The term ‘Duty of Care’ is a legal expression used in law to signify the obligation and onus imposed upon an individual, group, or organisation, that requires them to ensure all reasonable care is taken when performing any act that could potentially cause harm to others.
If an employer fails to adhere to their obligation to provide a duty of care, and you become injured as a result then you have every right to claim compensation for an injury suffered following an accident at work.
I’m worried what my employer will think of me?
If you’re thinking about making a claim against your employer then there’s one thing that you need to be aware of, the compensation that you will receive does not come directly from your employer.
This means your ‘payout’ won’t come directly from your bosses pocket but instead from the firms insurance company. In our experience if your claim is real, then in most cases a decent employer will be right behind you and want to get the problem that caused your injury sorted.
In the UK it is a legal requirement of all businesses to have in place a public liability insurance policy. Therefore, it will be an insurance company that will be required to pay you your compensation should your case be won.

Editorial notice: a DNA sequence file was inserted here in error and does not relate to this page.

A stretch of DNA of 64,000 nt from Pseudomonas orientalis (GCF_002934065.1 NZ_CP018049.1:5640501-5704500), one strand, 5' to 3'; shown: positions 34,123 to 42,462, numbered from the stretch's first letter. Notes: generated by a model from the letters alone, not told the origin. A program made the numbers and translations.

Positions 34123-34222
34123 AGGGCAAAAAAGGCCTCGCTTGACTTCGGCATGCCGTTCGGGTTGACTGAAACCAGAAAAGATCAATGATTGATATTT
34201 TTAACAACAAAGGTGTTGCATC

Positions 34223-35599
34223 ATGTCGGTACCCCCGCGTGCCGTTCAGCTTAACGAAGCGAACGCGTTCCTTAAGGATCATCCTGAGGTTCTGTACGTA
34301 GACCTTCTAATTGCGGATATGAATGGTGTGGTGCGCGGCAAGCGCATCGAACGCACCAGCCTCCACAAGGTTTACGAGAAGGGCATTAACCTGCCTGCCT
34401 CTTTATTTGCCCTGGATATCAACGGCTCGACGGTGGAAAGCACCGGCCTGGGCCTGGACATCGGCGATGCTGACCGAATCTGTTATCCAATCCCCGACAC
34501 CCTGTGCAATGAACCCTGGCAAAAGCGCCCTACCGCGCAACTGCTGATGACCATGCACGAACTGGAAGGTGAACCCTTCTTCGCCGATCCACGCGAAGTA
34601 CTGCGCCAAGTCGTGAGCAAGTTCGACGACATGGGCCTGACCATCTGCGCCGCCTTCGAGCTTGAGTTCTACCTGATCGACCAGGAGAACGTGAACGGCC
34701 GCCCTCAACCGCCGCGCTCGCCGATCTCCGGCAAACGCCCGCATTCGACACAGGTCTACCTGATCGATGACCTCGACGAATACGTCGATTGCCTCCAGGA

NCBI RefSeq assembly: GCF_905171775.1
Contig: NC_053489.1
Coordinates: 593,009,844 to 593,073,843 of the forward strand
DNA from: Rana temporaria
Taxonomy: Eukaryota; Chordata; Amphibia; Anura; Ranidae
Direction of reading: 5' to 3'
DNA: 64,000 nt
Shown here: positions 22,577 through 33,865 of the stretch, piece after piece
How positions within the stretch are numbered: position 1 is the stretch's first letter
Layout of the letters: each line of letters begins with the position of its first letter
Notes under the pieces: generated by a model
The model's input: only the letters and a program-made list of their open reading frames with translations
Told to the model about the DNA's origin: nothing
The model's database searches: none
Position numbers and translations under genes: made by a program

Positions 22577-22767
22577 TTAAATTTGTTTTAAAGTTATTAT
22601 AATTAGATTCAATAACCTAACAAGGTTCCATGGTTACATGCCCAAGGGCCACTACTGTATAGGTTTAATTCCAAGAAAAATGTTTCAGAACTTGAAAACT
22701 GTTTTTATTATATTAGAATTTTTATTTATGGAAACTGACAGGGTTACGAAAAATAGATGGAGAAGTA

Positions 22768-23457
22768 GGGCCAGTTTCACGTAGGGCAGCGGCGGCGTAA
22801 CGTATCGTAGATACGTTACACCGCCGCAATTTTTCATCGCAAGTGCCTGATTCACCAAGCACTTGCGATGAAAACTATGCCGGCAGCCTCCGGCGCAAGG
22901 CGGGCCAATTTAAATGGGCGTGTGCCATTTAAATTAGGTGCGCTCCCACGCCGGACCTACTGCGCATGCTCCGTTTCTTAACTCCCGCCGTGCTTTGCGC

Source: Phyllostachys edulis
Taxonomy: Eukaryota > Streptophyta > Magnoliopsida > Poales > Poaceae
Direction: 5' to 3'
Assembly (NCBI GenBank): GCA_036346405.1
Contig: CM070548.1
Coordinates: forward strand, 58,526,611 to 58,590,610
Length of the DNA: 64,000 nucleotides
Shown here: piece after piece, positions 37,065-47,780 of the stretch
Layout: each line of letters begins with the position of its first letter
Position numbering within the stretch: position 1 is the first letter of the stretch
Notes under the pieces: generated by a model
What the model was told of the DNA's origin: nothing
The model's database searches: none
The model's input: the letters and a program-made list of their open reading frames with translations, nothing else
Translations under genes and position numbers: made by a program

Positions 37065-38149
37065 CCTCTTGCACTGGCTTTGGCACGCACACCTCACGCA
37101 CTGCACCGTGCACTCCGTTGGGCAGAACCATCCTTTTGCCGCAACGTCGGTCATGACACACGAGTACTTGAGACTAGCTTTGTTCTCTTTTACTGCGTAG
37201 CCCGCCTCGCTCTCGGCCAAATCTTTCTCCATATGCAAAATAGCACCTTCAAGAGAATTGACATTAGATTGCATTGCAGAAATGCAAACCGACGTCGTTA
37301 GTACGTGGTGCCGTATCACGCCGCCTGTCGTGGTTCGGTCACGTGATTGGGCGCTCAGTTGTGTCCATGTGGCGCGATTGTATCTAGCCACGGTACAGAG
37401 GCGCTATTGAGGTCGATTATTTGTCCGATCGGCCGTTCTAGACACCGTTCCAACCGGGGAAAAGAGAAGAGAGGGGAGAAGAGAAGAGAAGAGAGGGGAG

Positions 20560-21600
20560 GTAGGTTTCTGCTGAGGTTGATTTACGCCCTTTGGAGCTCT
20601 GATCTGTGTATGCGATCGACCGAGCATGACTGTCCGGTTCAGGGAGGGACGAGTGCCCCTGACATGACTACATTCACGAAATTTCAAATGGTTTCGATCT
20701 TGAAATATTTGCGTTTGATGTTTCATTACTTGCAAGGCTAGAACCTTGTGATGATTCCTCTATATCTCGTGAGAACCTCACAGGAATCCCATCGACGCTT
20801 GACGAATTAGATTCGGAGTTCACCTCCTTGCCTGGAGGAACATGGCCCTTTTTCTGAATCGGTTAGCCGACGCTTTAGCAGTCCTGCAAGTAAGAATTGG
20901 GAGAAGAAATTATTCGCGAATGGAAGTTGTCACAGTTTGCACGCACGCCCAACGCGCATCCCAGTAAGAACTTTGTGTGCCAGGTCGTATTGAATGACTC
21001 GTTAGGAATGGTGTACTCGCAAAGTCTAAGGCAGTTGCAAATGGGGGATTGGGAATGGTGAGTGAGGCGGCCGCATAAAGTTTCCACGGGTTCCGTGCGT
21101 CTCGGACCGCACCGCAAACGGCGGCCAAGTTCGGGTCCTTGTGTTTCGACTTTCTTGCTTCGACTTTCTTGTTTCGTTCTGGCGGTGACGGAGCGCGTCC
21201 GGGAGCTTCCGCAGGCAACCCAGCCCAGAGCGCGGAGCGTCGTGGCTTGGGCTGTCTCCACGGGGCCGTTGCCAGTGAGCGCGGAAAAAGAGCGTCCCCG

So if you are concerned about claiming against your employer then you shouldn’t be, as they have insurance to cover such eventualities.
‘Compensation Culture’ is a Myth
You will no doubt be aware of compensation claims hitting the news where an employee will receive tens, or even hundreds of thousands of pounds in compensation after suffering an injury at work.
- Evidence shows that more people are likely to claim compensation today than they were ten, or twenty years ago.
- This fact is not because there is now a perceived ‘compensation culture’.
- The real reason for this shift is that ‘access to justice’ is now more easily accessible than it has ever been, and people who have genuinely been injured can get the compensation they deserve.